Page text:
Strategies to Improve Physician Compliance with Billing and Documentation Rules

Does your organization need to improve physician performance in following documentation and billing rules? If you have faced this issue, consider the strategies developed by the Office of Compliance and Corporate Integrity (OCCI) at Vanderbilt University Medical Center (VUMC), described in the July/August 2011 issue of the Journal of Health Care Compliance. The article, “Challenges and Helpful Hints for Turning Low Performers into Compliant Performers,” was written by Robert H. Ossoff, DMD, MD, CHC, assistant vice-chancellor for compliance and corporate integrity, Darija Giniunaite, CPC, OCCI compliance consultant; and Julie Appleton, CCS-P, CPC, CPC-H, FCS, PCS, OCCI manager.

Physicians and other health care providers (physicians/providers) differ in their experience and knowledge of the applicable documentation and billing rules as well as their willingness to engage in and embrace educational programs related to these topics, according to the authors. As a result of this unpredictable behavior and participation in educational programs, the VUMC compliance officer (CO) and members of the VUMC Office of Compliance and Corporate Integrity (OCCI) team developed successful strategies to train their physicians/providers and transform them into more compliant ones.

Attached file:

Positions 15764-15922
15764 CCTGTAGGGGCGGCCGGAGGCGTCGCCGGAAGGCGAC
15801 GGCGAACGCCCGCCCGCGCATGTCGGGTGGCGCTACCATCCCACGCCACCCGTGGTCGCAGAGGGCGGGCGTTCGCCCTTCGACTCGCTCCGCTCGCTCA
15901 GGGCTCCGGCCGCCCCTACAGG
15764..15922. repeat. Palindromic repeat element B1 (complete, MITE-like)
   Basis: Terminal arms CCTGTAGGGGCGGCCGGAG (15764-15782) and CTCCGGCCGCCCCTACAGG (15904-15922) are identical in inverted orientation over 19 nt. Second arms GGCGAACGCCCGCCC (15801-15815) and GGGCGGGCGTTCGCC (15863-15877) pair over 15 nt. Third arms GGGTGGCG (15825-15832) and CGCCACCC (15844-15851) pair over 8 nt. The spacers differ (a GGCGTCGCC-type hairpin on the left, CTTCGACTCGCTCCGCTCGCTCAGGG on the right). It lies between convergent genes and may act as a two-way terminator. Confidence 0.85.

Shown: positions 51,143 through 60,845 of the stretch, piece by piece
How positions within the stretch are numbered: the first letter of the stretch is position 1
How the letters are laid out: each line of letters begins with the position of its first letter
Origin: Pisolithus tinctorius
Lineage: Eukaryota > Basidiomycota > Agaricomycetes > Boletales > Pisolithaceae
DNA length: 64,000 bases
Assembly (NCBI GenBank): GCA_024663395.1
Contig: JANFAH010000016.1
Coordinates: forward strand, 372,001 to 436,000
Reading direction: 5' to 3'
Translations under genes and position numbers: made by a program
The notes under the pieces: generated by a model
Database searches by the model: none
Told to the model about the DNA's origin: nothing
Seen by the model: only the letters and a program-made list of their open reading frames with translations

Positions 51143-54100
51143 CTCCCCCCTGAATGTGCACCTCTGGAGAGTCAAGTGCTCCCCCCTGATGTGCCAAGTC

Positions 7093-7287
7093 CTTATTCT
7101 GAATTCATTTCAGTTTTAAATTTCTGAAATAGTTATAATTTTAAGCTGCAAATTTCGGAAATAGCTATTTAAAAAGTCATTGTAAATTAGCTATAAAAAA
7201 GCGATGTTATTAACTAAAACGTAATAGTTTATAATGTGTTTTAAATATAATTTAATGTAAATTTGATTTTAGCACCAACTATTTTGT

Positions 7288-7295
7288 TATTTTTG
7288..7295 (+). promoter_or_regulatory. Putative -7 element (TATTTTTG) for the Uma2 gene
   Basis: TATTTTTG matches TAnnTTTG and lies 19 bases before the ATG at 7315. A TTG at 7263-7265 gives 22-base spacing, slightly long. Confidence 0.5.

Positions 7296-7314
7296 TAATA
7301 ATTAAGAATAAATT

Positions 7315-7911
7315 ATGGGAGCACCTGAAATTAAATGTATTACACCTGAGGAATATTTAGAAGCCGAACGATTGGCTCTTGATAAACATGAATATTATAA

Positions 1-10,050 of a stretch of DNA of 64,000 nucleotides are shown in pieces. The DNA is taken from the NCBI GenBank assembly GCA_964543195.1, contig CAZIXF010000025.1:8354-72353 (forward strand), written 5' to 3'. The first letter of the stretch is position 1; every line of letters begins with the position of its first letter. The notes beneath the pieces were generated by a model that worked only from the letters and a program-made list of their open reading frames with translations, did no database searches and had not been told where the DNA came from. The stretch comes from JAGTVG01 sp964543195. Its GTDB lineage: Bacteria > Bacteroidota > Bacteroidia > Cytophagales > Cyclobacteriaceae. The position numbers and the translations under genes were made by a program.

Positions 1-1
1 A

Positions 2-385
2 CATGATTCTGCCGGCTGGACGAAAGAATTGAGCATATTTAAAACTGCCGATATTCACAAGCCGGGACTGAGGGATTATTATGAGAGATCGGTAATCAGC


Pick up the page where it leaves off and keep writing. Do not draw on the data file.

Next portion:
The key elements of the VUMC strategy to improve physician/provider compliance outlined by the authors are:

  • Compliance program. The first and foremost element necessary is a strong compliance program, which includes written policies and procedures regarding provider education, monitoring, and consequences of noncompliance. These policies should be applied and enforced consistently.
  • Introductory training sessions. Introductory training sessions for physicians/providers conducted early in their employment. Among the areas of concern addressed are: government and private payer reimbursement principles, proper confirmation of diagnoses, alterations to the medical records, proper documentation of services rendered, and internal policies. The OCCI team provides information about the role of the CO and how the OCCI team assists physicians/providers.
  • Opportunity to attend other educational sessions. Physicians/providers that are not able to attend the main session are required to register for educational sessions provided twice a month at the compliance office website. As an incentive to participate, physicians/providers receive continuing medical education (CME) credits for attending these sessions and are asked to provide feedback after attending the sessions.
  • Auditing and monitoring. After the initial educational session is completed, to promote and ensure compliance, VUMC conducts audits performed by auditors with expertise in federal and state health care laws, regulations, and statutes. VUMC refers to these auditors as “compliance consultants” to avoid the negative connotation of the term “auditor.”